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Growth of III-V and Other Nitrides by Gas Source Molecular Beam Epitaxy

IP.com Disclosure Number: IPCOM000114305D
Original Publication Date: 1994-Dec-01
Included in the Prior Art Database: 2005-Mar-28
Document File: 4 page(s) / 146K

Publishing Venue

IBM

Related People

Strite, S: AUTHOR

Abstract

The III-V nitride semiconductors are highly suitable for many device applications as a result of their large bandgaps and outstanding thermal stability. Device development is presently limited by the ability of crystal growers to introduce a stoichiometric amount of nitrogen into the crystal lattice. Present day techniques rely on high substrate temperatures or a remote plasma to crack the N containing source gas. Each approach introduces significant difficulties. In this Bulletin, a Gas Source Molecular Beam Epitaxy (MBE) growth technique in which NH3 is cracked remote from the substrate is proposed for the growth of the III-V nitride semiconductors and other N compounds. It is argued that this approach can overcome the major difficulties faced by present day growth techniques.

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Growth of III-V and Other Nitrides by Gas Source Molecular Beam Epitaxy

      The III-V nitride semiconductors are highly suitable for many
device applications as a result of their large bandgaps and
outstanding thermal stability.  Device development is presently
limited by the ability of crystal growers to introduce a
stoichiometric amount of nitrogen into the crystal lattice.  Present
day techniques rely on high substrate temperatures or a remote plasma
to crack the N containing source gas.  Each approach introduces
significant difficulties.  In this Bulletin, a Gas Source Molecular
Beam Epitaxy (MBE) growth technique in which NH3 is cracked remote
from the substrate is proposed for the growth of the III-V nitride
semiconductors and other N compounds.  It is argued that this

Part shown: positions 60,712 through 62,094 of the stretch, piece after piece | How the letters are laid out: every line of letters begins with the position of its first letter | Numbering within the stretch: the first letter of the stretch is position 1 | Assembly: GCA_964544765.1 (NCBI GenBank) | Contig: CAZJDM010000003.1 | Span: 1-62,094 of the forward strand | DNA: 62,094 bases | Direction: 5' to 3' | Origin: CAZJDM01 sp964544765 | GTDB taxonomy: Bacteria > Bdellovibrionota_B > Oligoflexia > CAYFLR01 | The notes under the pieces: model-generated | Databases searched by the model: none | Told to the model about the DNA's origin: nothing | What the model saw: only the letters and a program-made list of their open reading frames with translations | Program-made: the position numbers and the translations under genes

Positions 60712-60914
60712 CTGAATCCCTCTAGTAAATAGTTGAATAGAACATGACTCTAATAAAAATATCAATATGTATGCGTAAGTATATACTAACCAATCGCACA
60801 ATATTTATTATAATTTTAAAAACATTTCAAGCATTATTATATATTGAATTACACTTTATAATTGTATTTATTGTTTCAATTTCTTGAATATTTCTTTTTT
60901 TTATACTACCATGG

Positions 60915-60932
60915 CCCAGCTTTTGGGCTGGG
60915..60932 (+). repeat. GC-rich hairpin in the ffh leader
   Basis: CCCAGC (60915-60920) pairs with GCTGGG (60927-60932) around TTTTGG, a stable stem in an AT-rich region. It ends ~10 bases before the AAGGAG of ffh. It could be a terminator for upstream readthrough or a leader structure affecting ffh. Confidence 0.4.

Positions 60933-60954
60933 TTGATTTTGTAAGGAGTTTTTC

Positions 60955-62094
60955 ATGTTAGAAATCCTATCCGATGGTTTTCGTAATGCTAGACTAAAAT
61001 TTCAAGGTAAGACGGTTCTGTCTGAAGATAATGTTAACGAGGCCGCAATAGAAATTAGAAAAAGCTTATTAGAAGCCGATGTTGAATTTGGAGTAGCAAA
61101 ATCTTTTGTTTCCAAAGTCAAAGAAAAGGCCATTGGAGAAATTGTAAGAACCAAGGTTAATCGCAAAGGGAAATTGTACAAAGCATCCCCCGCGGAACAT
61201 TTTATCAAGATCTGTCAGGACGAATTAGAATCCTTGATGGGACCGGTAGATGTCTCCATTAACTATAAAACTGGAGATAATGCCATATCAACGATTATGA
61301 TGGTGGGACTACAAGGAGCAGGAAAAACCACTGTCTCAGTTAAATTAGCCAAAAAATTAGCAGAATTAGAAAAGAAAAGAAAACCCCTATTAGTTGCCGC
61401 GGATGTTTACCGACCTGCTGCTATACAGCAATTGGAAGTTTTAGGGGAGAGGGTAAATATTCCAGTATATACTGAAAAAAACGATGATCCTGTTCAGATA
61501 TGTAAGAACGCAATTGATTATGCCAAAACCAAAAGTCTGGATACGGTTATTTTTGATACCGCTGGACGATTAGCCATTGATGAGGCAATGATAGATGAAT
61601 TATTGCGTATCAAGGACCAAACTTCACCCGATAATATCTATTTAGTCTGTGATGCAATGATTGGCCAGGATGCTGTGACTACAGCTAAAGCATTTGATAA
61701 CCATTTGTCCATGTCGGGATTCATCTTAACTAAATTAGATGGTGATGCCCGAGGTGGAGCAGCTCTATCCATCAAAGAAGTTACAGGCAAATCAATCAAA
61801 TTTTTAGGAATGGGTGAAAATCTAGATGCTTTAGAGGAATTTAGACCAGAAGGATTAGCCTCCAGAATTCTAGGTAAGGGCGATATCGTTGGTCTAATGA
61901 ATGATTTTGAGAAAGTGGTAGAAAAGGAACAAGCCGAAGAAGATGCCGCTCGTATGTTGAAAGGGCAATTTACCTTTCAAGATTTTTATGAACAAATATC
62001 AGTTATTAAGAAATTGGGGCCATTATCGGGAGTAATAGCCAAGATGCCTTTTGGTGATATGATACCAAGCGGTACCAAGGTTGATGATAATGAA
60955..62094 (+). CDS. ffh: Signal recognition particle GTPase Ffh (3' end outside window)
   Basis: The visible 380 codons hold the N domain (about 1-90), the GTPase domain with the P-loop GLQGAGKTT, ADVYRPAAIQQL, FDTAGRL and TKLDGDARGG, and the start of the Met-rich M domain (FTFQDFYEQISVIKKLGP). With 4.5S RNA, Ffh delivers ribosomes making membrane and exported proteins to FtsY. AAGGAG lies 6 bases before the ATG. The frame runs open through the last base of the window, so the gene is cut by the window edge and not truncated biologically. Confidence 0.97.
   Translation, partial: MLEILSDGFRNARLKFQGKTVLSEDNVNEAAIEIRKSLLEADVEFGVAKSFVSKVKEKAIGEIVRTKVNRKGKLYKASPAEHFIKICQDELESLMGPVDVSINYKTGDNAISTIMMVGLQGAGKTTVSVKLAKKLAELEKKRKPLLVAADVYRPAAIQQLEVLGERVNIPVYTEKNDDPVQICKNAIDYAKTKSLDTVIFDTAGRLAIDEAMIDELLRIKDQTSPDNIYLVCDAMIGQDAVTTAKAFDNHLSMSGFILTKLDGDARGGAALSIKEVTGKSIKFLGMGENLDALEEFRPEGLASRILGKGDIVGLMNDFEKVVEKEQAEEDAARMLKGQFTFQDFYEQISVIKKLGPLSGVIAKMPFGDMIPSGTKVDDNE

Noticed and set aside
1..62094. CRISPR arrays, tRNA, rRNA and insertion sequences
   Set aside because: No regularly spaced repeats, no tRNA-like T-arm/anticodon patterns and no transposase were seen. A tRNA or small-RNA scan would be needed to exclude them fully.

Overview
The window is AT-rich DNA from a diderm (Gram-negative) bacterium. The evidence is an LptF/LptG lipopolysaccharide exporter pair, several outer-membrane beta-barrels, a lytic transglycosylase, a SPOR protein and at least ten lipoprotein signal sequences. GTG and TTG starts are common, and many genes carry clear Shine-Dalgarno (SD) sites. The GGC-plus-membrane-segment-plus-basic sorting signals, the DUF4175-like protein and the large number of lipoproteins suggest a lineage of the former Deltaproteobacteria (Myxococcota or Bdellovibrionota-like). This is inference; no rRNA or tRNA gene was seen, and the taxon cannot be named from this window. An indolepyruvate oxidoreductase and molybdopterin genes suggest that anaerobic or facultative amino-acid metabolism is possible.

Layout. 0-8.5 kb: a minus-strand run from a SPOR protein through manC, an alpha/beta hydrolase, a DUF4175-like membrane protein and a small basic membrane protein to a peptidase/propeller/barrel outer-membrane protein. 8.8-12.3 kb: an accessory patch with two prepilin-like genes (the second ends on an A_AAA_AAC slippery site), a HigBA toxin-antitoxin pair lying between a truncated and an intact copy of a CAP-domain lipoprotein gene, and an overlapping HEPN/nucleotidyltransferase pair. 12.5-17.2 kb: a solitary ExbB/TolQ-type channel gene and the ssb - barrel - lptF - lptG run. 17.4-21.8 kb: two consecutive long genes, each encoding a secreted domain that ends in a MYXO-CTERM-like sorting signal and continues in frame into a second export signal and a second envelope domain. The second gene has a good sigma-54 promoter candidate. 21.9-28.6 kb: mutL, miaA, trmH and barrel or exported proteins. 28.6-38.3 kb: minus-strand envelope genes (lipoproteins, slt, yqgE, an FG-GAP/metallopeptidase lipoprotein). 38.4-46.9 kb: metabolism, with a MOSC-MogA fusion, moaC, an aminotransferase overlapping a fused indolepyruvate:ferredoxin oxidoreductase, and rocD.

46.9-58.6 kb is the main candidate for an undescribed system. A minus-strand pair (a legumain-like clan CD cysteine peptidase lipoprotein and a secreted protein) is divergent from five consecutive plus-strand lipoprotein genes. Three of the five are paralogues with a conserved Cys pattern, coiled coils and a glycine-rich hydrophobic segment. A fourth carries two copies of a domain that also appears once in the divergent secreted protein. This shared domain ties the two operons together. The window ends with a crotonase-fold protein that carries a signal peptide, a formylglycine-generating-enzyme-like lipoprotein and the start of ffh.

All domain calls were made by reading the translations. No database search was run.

approach can overcome the major difficulties faced by present day
growth techniques.

      GaN, AlN and InN are extremely promising semiconductors for
optical and electronic device applications (1).  Present day device
development is limited by the quality of the material which is grown
by either metalorganic vapor phase epitaxy (MOVPE) or plasma enhanced
MBE.  The challenge of nitride growth is to incorporate a
stoichiometric amount of nitrogen into the lattice.  This is
difficult due to the relative inertness of most nitrogen containing
molecules which is directly attributable to the strength of N bonds.
MOVPE and MBE each have advantages and disadvantages for
incorporating nitrogen and producing good nitride material.  Here, it
is proposed to extend gas source MBE to the III-V nitride
semiconductors and potentially any other nitrogen containing compound
because of this approach's potential for combining the advantages of
MOVPE and MBE, while avoiding the inherent disadvantages of each.

      Overview of present day growth techniques - The highest quality
GaN material grown today is deposited by MOVPE on sapphire substrates
at a substrate temperature in the neighborhood of 1000 degrees C (2).
The high substrate temperature is required to thermally crack the NH3
source gas at the substrate, but introduces numerous undesirable
effects.  Because GaN substrates don't exist, all III-V nitride
semiconductors must be grown heteroepitaxially.  The most popular
substrates, sapphire and SiC, are not thermally matched with GaN and
AlN (Fig. 1) so post-growth cooling introduces a large defect density
and residual strain as a result of the different thermal expansion
coefficients.  Also, it is difficult to incorporate InN (3) due to
large amounts of In desorption at such high growth temperatures.  The
strong dependence of desorption on temperature makes it very
difficult to control the exact InN mole fraction, and therefore the
exact wavelength of emission when an InGaN active layer is used in a
device structure.  The high temperature is also expected to increase
dopant diffusion and segregation.  It is desirable, for these
reasons, to develop a lower...